Replacing motor brushes on a Miele W930 washing machine

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This page (and the associated photos) explains how to change the motor brushes on a Miele W930 front loading washing machine. Changing these is relatively easy, and if yours need replacing, doing it yourself will save you quite a bit of money (as well as leaving you with a rosy glow of having achieved something yourself).

Last updated: 16 February 2013

Before you begin

Why change the brushes?

The motor brushes are spring-loaded carbon bars that transfer the electrical current to the spinning motor, by rubbing against copper contacts on the armature (the rotating part of the motor). As the carbon wears down, the spring has less and less compression, and therefore doesn't press the brush as strongly against the copper contacts.

The main symptom seems to be that the motor won't rotate as fast, so spinning in particular may get less and less effective as the brushes near the end of their life.

Buying brushes

You can either buy the genuine Miele brushes, or aftermarket brushes. Since my machine is 16 years old, I figured that the aftermarket brushes were likely to see it to the end of its days.

I got mine from First Stop Spares in the UK, via eBay, for less than $40 AUD.

Service manual

There's a PDF workshop manual circulating on the web for Miele machines W1113, W1119, W1203, W1213 and W1215 machines. While it's not completely accurate for the W930, it's near enough - I recommend looking at it.


You don't need much for this work. I used:

  • Torx screwdriver (#4 size???)
  • Phillips head screwdriver
  • knife, for prising off plastic caps covering screws
  • 10mm socket wrench
  • needle-nosed pliers
  • electrician's screwdriver.


Open the front of the machine

There are a few steps to this.

First, remove the powder drawer (using the little red clip at the back). You'll see 3 Torx screws to be removed. Note that the bottom left screw is deeply recessed - I had to trim some plastic off the socket on my Torx screw driver.

Second, remove the 3 10mm bolts around the drum.

Now, remove the kickboard at the bottom of the machine. Use a knife to lever the plastic caps off the screws (on on each side), remove the screws, then remove the kickboard. In the picture, you can also see the catch that holds the front closed.

Next, I removed the top (check to see whether you need to do this - it may not be necessary). Lever the plastic caps off the screw at the front on either side, and undo the screws. The top then slides back to remove.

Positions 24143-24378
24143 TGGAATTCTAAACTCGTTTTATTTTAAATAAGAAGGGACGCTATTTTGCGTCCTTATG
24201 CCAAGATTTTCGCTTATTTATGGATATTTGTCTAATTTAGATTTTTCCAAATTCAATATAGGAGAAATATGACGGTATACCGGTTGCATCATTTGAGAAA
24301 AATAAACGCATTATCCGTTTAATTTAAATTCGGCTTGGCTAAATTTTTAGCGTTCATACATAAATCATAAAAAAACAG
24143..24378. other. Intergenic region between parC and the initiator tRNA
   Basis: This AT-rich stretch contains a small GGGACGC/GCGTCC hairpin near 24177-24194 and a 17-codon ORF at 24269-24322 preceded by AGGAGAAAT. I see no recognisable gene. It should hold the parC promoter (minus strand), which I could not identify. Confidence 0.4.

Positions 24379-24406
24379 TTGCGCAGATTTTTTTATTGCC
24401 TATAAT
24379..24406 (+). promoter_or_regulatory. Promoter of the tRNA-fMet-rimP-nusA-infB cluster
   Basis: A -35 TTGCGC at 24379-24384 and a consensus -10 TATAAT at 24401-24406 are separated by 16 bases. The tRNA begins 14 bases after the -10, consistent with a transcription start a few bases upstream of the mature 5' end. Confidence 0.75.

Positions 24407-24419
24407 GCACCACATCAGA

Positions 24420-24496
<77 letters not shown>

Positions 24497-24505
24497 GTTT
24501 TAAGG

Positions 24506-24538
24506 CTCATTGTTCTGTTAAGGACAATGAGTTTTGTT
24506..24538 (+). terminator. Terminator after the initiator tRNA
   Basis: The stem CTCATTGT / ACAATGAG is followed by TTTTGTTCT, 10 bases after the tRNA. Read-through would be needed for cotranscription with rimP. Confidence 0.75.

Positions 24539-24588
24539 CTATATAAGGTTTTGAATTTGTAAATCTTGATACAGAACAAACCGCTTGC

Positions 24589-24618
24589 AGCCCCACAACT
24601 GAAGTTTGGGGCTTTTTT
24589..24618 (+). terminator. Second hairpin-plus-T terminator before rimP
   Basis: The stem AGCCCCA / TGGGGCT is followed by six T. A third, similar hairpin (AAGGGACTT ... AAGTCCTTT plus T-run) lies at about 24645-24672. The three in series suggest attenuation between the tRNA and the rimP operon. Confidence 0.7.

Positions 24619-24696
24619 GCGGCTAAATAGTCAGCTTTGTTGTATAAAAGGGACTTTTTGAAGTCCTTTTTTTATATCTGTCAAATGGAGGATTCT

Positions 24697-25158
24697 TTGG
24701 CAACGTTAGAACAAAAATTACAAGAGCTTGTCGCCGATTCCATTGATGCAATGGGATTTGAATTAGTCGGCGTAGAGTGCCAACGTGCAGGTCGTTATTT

Pull down on the catch under the bottom left of the front, and you should be able to start to open the front (it's hinged at the right hand side - very nicely engineered :) ). Once you've opened it a few centimetres, you'll find that the T-piece on the end of the drain hose stops it opening any further. Unclip the T-piece from the drain cover, and you should be able to open the front right up

Here's what it looks like with the front open.

Remove the motor cover

At the bottom right, under the drum, is the motor.

Undo the 2 screws on the motor cover (the grey plastic piece), and unclip the 3 cable connectors.

You need to remove the cable clip from the motor cover to free the cables from the cover, but I found that it's easier to do that when the cover is half out (because then you can squeeze the spring-loaded clip from behind). Here's what it looks like when it's disconnected.

To remove the motor cover, put your fingers behind the very back left of the cover where there is a clip pushed into a rubber bush (?) - see the removed motor cover below for details. Pull the cover and the clip forwards to remove.

Here's what it looks like with the cable clip removed.

Remove the brush module

The white plastic brush module has to be removed. Remove the 4 screws and pull it off. As you withdraw it, you'll hear clicks as the brushes pull off the end of the armature. Don't worry about this - you're replacing the brushes.

Here's the front of the removed brush module.

Replace the brushes

Turn over the brush module, and you'll see the 2 brushes. Note the way the carbon brushes are angled, so that they sit flush against the armature.

To remove each brush, squeeze the retaining clips together with pliers, and lift off the brush cap. Then undo the connector for the brush cable, and pull out the brush and its rubber retainer.

On the aftermarket brushes I bought, the rubber retainer didn't match the motor module. So I just cut off the supplied retainers, and used the original ones.

IMPORTANT NOTE: When you get the new brushes, they're retracted - a clip within the brush stops them from extending. You have to install them retracted - only once the brush module is replaced (and the brushes are next to the armature) will you extend them.

Replace the brush caps, and ensure the brush cables are attached and that the brushes are the right way round.

Refit the brush module

Note the 4 spade connectors on the brush module, and the mating connectors on the motor. Press the brush module back onto the motor, making sure that the connectors mate properly. Replace the screws.

Now, with a small electrician's screwdriver, reach around behind each side of the brush module in turn, and press in the end of the brush. You'll hear a click - this is the brush extending to contact the armature.

Wrapping up

Refit the motor cover, ensuring that the clip at the back left is correctly pressed in. Reattach the cables and the cable clip.

Now just replace and reassemble everything in the reverse order to the disassembly, and test out your handiwork.